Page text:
• Roger Brown Dzibilchaltun, 1977 Oil on canvas 56 1/4 x 72 x 2 in 142.9 x 182.9 x 5.1 cm
      Roger Brown
      Dzibilchaltun, 1977
      Oil on canvas
      56 1/4 x 72 x 2 in
      142.9 x 182.9 x 5.1 cm

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    Roger Brown (b.1941—d.1997) is renowned for using a pop aesthetic to investigate a range of socio-political issues. His trademark silhouettes and curvilinear landscapes depict both the topical and uncomfortable.

    Brown’s work is of startling contemporary relevance, cleverly approaching many topics from the natural and built environment, disaster, religion, the art world, popular culture, art history, eroticism, and socio-political concerns from modern warfare to mortality during the HIV/AIDS crisis. Rich in content and innovative in methods of depiction, Brown presaged the subjective and surreal figuration seen in many threads of recent painting. During his lifetime, art dealer Phyllis Kind was Brown’s exclusive representative, and she was the first to exhibit his work in 1971.

     

    Brown’s career abounded with solo and group shows internationally, and notable retrospectives of his work were shown by the Montgomery Museum of Fine Arts in 1980, and at the Hirshhorn Museum in 1987. The Roger Brown Study Collection, maintained by the School of the Art Institute of Chicago with curator Lisa Stone, makes Brown’s prolific art collection and archive available to the public.Brown’s political paintings were recently featured at DC Moore Gallery, New York and his Virtual Still Life works were highlighted in a solo exhibition at Maccarone, New York. Brown received his BFA and his MFA at the School of the Art Institute of Chicago.

     


     

    • Alfred Conteh Big Boy, 2020 Acrylic and atomized steel dust 84 x 47.5 x 3 in 213.4 x 120.7 x 7.6 cm
      Alfred Conteh
      Big Boy, 2020
      Acrylic and atomized steel dust
      84 x 47.5 x 3 in
      213.4 x 120.7 x 7.6 cm
      $ 35,000.00
    • Alfred Conteh Preme, 2020 Acrylic and Atomized Brass Dust on Canvas 48 x 36 x 3 in 121.9 x 91.4 x 7.6 cm
      Alfred Conteh
      Preme, 2020
      Acrylic and Atomized Brass Dust on Canvas
      48 x 36 x 3 in
      121.9 x 91.4 x 7.6 cm

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    In Alfred Conteh's latest series “Two Fronts,” Conteh paints the people that he meets where he lives and works in Atlanta. He presents his subjects as they really are, yet allegory is embedded heavily within the materiality of his work. His materials include battery acid, rust and metal dust, giving the surfaces of his paintings a quality similar to that of the decaying, neglected buildings that dot the landscape of the neighborhoods captured in his paintings. This is not just an aesthetic choice, but a call for viewers to confront the reality of the world we all live in.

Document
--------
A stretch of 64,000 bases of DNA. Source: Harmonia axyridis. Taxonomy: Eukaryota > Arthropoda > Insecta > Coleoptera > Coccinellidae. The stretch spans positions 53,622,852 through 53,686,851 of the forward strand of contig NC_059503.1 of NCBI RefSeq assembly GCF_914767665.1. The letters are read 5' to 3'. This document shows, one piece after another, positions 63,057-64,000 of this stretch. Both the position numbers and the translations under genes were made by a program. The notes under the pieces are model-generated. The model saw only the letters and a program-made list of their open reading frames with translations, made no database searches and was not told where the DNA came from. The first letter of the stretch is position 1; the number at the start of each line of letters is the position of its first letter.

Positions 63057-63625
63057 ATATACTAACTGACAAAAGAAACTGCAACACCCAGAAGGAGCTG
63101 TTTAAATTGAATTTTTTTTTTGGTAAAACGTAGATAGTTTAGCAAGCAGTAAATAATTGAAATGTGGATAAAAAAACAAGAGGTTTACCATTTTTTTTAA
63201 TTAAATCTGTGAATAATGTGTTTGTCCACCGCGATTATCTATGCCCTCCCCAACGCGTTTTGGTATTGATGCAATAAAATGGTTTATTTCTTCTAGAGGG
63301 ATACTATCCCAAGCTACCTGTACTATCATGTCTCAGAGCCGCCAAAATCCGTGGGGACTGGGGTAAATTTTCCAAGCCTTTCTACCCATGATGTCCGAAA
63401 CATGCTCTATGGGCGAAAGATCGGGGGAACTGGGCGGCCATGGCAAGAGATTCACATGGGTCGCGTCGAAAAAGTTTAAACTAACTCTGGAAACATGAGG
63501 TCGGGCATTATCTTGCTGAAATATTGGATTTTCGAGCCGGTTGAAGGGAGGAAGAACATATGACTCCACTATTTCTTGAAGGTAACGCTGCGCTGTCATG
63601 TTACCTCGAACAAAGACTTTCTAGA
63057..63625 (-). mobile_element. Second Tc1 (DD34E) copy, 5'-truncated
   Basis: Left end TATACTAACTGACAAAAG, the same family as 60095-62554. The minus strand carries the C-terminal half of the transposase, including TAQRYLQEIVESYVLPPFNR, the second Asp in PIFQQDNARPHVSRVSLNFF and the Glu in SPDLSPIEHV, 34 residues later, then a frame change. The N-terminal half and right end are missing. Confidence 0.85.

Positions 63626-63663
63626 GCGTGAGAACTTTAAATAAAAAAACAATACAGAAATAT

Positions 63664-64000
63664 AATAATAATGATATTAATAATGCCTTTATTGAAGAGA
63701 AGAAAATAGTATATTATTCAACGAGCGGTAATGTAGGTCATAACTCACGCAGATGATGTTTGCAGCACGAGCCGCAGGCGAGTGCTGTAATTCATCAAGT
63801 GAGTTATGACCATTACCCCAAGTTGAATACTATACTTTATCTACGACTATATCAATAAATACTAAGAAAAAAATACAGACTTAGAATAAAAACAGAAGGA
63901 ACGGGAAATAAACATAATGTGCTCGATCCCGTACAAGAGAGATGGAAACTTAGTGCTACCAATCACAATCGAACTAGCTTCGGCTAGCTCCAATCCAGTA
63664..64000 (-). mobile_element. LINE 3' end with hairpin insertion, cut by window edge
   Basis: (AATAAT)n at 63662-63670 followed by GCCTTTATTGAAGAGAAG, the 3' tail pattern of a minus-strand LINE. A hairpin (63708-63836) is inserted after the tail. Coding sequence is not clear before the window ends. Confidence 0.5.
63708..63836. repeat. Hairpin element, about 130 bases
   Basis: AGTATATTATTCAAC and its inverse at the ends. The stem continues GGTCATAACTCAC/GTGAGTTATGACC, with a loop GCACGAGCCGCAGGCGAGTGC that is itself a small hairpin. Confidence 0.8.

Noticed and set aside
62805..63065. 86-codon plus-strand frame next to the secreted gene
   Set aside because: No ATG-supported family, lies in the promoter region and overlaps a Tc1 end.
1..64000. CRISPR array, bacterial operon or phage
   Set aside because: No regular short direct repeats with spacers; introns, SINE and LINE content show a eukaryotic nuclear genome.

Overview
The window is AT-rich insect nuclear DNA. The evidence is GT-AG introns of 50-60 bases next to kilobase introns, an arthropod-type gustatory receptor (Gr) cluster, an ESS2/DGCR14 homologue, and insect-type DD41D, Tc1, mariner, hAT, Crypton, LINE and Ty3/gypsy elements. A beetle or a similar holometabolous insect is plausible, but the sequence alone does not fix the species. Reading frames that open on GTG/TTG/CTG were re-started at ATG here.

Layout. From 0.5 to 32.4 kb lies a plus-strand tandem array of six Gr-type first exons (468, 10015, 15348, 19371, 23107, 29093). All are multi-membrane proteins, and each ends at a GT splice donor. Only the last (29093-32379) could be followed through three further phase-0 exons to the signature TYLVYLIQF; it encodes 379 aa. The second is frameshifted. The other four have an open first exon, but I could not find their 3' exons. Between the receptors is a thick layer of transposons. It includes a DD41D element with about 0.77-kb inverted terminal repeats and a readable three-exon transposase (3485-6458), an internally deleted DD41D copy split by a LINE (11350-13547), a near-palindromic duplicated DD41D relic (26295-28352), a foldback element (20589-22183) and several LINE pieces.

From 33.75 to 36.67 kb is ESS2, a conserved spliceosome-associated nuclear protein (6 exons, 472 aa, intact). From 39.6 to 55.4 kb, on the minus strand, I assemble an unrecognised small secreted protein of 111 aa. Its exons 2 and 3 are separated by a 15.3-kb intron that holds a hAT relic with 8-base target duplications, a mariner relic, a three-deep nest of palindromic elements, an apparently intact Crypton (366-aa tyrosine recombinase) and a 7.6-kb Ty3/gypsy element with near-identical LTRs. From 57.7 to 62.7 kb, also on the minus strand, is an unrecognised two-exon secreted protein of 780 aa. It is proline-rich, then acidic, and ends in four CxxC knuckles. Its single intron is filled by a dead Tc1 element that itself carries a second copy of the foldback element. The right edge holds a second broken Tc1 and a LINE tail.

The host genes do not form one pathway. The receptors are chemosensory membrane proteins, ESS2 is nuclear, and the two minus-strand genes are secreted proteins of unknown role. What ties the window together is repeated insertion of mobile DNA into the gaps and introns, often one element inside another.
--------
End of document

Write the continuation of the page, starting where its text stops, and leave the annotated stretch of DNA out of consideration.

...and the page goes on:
Says Conteh, "The way I look at my work is they're not just paintings, they're reminders. They should be reminders to everyone who looks at them, that this is the reality of Black folks in this country right now. Specifically the Black folks whose shared experience is as the descendants of slaves. You should be reminded. Me, you, and everybody who lives here as Americans. There is a group of people who are American in name, but who are not American in practice. If you have this painting on your wall, what you should say to yourself is is there are people living like this. This is their reality every day. What should I do to make these folks American just like me? If you’re white, ask what should I do to make these folks who built this country American just like me so they have the same rights, privileges and protections, just like me. When it comes to the bleakness, I want people to see themselves in this work. See that poverty, see those stresses, see the disrepair. If we're going to talk about equality in this country, let it start with me."

     


     

    • Richard Hunt Opposed Forms, 1974 Welded chromed steel 46 x 36 x 58 in 116.8 x 91.4 x 147.3 cm
      Richard Hunt
      Opposed Forms, 1974
      Welded chromed steel
      46 x 36 x 58 in
      116.8 x 91.4 x 147.3 cm
    • Richard Hunt Emerging Forms, 1965 Aluminum 43 x 58 x 43 in 109.2 x 147.3 x 109.2 cm
      Richard Hunt
      Emerging Forms, 1965
      Aluminum
      43 x 58 x 43 in
      109.2 x 147.3 x 109.2 cm
    • Tony Tasset Arrow Painting 51, 2016 Oil on aluminum panel 42 x 66 in 106.7 x 167.6 cm
      Tony Tasset
      Arrow Painting 51, 2016
      Oil on aluminum panel
      42 x 66 in
      106.7 x 167.6 cm
    • Manish Nai Untitled, 2019 Fly screen and acrylic 40 x 40 x 1 in 101.6 x 101.6 x 2.5 cm
      Manish Nai
      Untitled, 2019
      Fly screen and acrylic
      40 x 40 x 1 in
      101.6 x 101.6 x 2.5 cm
    • Manish Nai Untitled, 2017 Used clothes and wood set of 8 120 x 3 x 3 in each, variable install 304.8 x 7.6 x 7.6 cm each, variable install
      Manish Nai
      Untitled, 2017
      Used clothes and wood set of 8
      120 x 3 x 3 in each, variable install
      304.8 x 7.6 x 7.6 cm each, variable install
    • Kennedy Yanko Push, 2020 Paint skin and metal 45 x 29 x 13 1/2 in 114.3 x 73.7 x 34.3 cm
      Kennedy Yanko
      Push, 2020
      Paint skin and metal
      45 x 29 x 13 1/2 in
      114.3 x 73.7 x 34.3 cm
    • Kennedy Yanko Oarsman, 2020 Metal, paint skin, and tape 64 x 27 x 15 in 162.6 x 68.6 x 38.1 cm
      Kennedy Yanko
      Oarsman, 2020
      Metal, paint skin, and tape
      64 x 27 x 15 in
      162.6 x 68.6 x 38.1 cm